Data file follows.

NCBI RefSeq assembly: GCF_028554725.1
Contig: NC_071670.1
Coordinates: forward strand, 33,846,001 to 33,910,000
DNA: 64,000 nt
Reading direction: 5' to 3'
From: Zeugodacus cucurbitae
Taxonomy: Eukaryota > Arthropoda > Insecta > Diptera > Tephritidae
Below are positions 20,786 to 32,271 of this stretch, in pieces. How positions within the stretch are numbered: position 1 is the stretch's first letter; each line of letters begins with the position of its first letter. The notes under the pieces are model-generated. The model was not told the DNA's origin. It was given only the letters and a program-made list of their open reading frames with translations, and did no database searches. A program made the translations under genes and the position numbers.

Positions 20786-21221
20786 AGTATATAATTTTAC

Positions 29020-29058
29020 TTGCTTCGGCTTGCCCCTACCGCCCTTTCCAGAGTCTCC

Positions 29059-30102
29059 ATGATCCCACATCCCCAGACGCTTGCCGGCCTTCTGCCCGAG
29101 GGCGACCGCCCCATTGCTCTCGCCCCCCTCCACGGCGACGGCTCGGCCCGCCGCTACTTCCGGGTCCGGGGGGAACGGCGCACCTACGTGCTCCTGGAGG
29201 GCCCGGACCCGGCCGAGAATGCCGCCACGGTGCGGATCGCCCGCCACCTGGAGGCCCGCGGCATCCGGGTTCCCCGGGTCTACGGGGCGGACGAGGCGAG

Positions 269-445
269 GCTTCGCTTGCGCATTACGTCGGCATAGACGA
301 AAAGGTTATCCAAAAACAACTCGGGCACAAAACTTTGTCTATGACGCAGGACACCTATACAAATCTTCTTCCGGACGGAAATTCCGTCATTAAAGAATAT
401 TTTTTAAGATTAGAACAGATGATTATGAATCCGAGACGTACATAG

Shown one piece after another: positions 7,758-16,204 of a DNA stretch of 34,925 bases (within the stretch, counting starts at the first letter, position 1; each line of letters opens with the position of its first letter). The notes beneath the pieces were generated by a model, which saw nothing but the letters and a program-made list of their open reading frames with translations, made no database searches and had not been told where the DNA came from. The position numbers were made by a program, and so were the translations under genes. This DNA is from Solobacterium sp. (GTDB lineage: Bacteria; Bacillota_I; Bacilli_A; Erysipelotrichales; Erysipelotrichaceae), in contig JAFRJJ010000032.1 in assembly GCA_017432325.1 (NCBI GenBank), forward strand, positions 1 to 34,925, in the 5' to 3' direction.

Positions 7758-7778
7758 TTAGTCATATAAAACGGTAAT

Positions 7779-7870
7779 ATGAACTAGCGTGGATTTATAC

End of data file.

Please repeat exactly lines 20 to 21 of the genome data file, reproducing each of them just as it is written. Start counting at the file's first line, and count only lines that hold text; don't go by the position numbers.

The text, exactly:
401 TTTTTAAGATTAGAACAGATGATTATGAATCCGAGACGTACATAG

Shown one piece after another: positions 7,758-16,204 of a DNA stretch of 34,925 bases (within the stretch, counting starts at the first letter, position 1; each line of letters opens with the position of its first letter). The notes beneath the pieces were generated by a model, which saw nothing but the letters and a program-made list of their open reading frames with translations, made no database searches and had not been told where the DNA came from. The position numbers were made by a program, and so were the translations under genes. This DNA is from Solobacterium sp. (GTDB lineage: Bacteria; Bacillota_I; Bacilli_A; Erysipelotrichales; Erysipelotrichaceae), in contig JAFRJJ010000032.1 in assembly GCA_017432325.1 (NCBI GenBank), forward strand, positions 1 to 34,925, in the 5' to 3' direction.